Sins of the Fathers

by David Napier, published in the Anglican Journal May 1, 2000
Ben Pratt is squeezing a dirty old baseball cap between his beefy fingers. We are seated in a small room in the sparkling new administrative building on the Gordon Indian Reserve in Punnichy, Sask., about 150 kilometres north of Regina. Our interview has been intense, but so far without incident. Then I ask the 44-year-old Native Canadian about his time in prison (an incarceration in the early 1970s for a crime he claims he did not commit) and the sexual abuse he suffered at the Gordon's Indian Residential School in the 1960s.

Beginning when he was seven, Pratt was repeatedly raped by William Starr, a lay person who worked as the director of the student residence and was eventually made the administrator of the Anglican-run school. Starr was convicted in 1993 on criminal charges of sexually assaulting 10 boys between the ages of seven and 14, in incidents that took place from 1968 to 1984. Pratt later won a civil suit for the horrible abuse he suffered.

"We're talking getting buggered and oral sex. The whole f---ing deal," says Pratt, who has been staring at the floor for much of our conversation, but is now looking straight at me, his voice rising in anger. Memories of the abuse he suffered and the time he spent in prison bring Pratt to the edge of fury. "If the federal government was an individual and you were that person, I'd kill you right now. Honest to God I would. I'd kill you." These words make me suddenly and acutely aware of exactly how small the room is, and how slight the possibility that I would escape unharmed should this burly ex-boxer choose to wring my neck like he's wringing out his ball cap. I rise and slowly open the door. The banter from the hallway is reassuring for me and has a calming effect on Pratt.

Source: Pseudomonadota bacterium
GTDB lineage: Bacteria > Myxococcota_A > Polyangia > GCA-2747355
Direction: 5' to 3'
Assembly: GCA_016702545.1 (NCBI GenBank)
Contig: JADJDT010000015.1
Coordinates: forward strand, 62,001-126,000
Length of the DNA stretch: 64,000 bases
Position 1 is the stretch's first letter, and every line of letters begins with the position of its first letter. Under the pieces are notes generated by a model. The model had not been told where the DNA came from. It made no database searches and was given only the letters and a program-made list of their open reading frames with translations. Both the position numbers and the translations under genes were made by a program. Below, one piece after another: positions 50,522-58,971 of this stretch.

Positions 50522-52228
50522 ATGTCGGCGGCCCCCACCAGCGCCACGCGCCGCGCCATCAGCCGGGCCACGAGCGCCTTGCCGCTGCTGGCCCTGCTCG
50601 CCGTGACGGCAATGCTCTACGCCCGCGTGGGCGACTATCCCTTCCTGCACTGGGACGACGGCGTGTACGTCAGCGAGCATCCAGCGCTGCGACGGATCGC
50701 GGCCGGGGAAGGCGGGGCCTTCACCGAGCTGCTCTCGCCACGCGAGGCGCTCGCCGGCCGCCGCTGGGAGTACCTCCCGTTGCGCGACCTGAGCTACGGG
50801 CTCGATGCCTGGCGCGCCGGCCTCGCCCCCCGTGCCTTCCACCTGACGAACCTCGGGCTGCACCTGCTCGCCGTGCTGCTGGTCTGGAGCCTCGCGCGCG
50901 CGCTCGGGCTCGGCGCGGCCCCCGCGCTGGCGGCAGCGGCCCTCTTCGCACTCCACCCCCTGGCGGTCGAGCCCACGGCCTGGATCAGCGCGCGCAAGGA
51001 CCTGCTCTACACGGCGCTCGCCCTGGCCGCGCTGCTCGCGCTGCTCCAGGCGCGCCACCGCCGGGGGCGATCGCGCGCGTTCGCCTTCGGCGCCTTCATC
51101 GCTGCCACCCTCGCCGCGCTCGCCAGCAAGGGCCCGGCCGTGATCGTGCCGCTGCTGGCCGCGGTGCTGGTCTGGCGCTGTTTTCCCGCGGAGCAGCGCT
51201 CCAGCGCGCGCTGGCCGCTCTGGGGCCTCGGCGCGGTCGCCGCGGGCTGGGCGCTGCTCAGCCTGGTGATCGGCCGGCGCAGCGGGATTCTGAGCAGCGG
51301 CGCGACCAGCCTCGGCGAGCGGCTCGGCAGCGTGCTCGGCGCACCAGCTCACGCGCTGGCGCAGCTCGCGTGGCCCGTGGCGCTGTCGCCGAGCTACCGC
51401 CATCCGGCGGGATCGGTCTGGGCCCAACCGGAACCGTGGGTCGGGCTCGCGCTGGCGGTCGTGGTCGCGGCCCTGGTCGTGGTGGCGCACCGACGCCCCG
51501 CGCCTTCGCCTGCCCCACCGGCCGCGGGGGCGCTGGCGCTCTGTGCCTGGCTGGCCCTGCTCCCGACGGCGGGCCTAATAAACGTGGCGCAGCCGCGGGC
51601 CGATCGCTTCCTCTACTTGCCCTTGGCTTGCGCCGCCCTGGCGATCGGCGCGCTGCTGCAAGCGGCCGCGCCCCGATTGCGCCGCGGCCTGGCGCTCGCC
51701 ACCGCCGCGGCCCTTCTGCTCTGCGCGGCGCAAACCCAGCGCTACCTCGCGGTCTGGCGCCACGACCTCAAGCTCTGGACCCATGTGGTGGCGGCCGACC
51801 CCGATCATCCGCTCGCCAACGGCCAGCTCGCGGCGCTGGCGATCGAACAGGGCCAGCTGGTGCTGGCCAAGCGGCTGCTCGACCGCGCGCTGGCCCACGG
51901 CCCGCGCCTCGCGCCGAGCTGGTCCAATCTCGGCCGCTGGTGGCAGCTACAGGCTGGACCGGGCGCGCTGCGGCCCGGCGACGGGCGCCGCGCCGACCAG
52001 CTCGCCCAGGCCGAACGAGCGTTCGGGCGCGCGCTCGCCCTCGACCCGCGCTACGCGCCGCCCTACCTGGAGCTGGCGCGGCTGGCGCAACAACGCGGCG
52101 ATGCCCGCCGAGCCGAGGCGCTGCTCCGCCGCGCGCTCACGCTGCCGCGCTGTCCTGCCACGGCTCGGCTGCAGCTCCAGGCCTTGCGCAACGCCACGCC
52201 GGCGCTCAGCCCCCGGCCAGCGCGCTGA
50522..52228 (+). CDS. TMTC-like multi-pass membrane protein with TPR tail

By the time I return to my chair, Pratt's eyes are downcast again. He seems embarrassed by his outburst. But before long he is speaking again, quietly telling me that as a student at residential school, he was known by a number rather than his Christian or surname. "I wasn't called Ben or even Pratt. I was '38.' I'll never forget that number."

Pratt is just one of many Natives in this country who were ambushed by a federal government bent on assimilating Canada's original inhabitants into mainstream society, thereby eradicating the "Indian problem." This at times brutal attack is not ancient history, but rather a modern phenomenon, the effects of which reverberate today in men, women and children struggling with alcohol and drug addiction, suicide, sexual abuse of all forms (some who've been abused have become abusers themselves), and almost boundless amounts of rage and sorrow. "I have been told not to talk about this stuff anymore," says Pratt, whose legal adviser would prefer that his emotionally charged client not speak, for fear of jeopardizing another abuse case in which Pratt is the plaintiff. "The hell I won't. I'll talk to anyone I want, any time. And you can print that, too," he says, jabbing a finger toward my notebook.

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